Canada's trade problems are getting worse and we need to do something about it
It seems you can't go a few weeks without hearing more bad news about Canada's international trade performance.
The latest comes from the Governor of the Bank of Canada, who earlier this month told the Commons finance committee that Canada's exports are 40 billion dollars lower than what they should be. There are now 9,000 fewer firms exporting than at the start of the recession.
Businesses are reluctant to expand abroad, especially to emerging and frontier markets where the bulk of future growth opportunities lie. According to UNCTAD, only one-and-a-half per cent of Canada's foreign investment stock is in Asia or Africa--by far the lowest share among the G7.
Once the epitome of a trading nation, it's clear that we're quickly falling behind our peers.
So how do we get our companies back in the game?
Trade and investment agreements -- like the ones recently signed with Europe and South Korea -- will certainly help. But this won't be enough.
We need to revamp and bolster trade promotion programs and ensure that Canada's diplomatic presence is leveraged to support our businesses on the ground.
What does this mean in practice? Our new report, Turning it Around: Restoring Canada's Trade Success, has a few suggestions.
Integrate trade services and connect them to business
The top priority should be to make the most of what we already have. There are dozens of departments and agencies at the federal and provincial level offering valuable training, business development, financing and marketing support for international expansion. But these efforts are poorly coordinated, and the system is very difficult to navigate, particularly for SMEs.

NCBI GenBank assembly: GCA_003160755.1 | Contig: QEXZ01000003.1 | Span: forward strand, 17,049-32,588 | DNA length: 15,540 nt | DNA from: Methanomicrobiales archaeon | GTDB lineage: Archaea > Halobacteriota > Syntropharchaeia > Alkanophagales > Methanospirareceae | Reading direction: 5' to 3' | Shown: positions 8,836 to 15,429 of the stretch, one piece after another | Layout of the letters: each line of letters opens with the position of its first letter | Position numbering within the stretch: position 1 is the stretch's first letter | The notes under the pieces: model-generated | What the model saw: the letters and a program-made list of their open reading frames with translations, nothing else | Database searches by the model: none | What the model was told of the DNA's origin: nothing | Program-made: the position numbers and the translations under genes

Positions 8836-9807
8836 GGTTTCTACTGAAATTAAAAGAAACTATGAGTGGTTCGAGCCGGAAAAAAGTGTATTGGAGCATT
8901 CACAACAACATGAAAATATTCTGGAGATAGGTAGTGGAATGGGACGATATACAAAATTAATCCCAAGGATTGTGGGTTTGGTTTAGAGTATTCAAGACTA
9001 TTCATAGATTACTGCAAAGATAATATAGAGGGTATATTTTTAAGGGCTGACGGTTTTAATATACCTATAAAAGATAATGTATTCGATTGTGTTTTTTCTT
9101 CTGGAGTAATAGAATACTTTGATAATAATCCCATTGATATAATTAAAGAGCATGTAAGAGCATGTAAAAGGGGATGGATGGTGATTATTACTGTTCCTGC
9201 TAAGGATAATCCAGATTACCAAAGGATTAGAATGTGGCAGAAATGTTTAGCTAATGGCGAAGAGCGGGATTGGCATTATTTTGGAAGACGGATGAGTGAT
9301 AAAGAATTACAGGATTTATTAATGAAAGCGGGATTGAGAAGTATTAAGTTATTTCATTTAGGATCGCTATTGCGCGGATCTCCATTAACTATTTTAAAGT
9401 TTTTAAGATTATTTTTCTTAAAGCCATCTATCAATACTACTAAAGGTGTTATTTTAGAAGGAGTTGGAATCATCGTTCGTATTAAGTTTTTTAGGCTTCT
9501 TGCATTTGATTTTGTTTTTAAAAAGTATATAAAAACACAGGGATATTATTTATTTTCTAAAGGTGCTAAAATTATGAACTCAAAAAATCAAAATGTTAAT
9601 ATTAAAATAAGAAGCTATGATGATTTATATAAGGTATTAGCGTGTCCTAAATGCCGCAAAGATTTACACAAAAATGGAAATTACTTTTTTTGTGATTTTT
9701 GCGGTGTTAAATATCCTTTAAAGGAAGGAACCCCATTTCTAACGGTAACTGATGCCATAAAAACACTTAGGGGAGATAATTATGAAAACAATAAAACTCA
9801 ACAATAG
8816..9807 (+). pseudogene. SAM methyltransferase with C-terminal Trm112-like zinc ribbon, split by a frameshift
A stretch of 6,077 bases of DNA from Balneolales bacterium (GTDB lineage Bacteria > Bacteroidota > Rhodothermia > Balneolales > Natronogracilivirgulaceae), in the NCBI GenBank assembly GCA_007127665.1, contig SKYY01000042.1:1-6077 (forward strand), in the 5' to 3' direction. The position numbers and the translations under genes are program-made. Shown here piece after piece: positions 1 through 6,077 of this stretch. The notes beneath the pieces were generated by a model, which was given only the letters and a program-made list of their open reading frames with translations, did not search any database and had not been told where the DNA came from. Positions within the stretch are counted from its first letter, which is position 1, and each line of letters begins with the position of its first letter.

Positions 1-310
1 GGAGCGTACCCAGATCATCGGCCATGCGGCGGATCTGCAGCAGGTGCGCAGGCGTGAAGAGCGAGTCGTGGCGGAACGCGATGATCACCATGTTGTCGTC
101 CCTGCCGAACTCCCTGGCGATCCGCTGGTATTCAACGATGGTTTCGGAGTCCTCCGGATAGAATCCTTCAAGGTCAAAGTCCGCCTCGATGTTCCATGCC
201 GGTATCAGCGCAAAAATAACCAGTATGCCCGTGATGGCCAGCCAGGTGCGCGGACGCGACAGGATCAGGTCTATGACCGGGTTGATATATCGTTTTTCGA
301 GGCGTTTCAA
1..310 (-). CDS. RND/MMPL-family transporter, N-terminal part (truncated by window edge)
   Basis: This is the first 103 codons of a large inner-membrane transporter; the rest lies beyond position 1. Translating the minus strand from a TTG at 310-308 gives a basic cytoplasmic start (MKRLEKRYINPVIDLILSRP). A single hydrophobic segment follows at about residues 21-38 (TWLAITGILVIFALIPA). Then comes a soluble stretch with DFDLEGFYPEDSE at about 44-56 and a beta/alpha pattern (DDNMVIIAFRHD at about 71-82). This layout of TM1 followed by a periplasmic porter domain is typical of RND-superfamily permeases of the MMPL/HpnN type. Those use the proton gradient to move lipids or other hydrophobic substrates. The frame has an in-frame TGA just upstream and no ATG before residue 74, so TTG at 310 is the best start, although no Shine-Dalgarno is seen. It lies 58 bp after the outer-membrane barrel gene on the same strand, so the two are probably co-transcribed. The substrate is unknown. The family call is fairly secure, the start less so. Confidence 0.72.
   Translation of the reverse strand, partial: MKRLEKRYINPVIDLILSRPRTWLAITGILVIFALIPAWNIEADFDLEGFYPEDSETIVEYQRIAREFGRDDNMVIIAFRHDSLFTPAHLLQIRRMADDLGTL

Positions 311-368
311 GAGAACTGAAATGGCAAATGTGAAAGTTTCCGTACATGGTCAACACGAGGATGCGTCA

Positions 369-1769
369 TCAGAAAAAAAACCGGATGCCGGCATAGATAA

Service providers need to be better at working together and sharing information on their domestic clients and foreign leads. An MOU between Export Development Canada and Business Development Canada, for instance, has led to a rapid rise in the number of two-way referrals.
The federal government should also develop an online portal where businesses can easily access market data and customized services.
Put the business in Canada's global brand
International polls repeatedly show that Canada's global reputation is virtually unmatched. But we need to do a better job of extending this brand into the business realm.
Stronger business representation on state visits would help bridge the awareness gap. CEOs are often approached just days before a trip.
The Prime Minister should appoint a special Trade Ambassador from the private sector that would work closely with the provinces and the heads of major Canadian companies to organize high-level delegations to priority markets under the national banner.
Strengthen the frontlines
The Trade Commissioner Service is at the heart of Canada's economic diplomacy and they need to have the resources and skill set to get the job done right.
Despite rising service requests, budgets and staffing are at the same level as they were in 2007, and are set to stay flat for the foreseeable future. As a share of GDP, the United Kingdom now spends twice as much as Canada on its trade diplomats.
Connecting trade, aid and diplomacy
The involvement of Canadian business in international development projects is well below potential.
Canada needs to make more use of direct programming with target countries (nearly 80 per cent of official aid went to foreign agencies in 2013, often on a sole-sourced basis). And more should be done to connect Canadian expertise to multilateral development banks and international humanitarian institutions.
The government should also expand the tools it has to stimulate Canadian investment in developing countries. For decades, Canada has been the only G7 country not to have a national development finance institution that can offer concessional loans, equity, risk guarantees and grants for technical assistance and feasibility studies.
The serious decline in Canada's trade performance deserves immediate attention. The recently announced Global Markets Action Plan points in the right direction, but we need to go beyond signing trade agreements and shuffling resources. The time has come for bold action to make sure our companies have access to cutting-edge tools and the muscle behind them to succeed abroad.
ALSO ON HUFFPOST: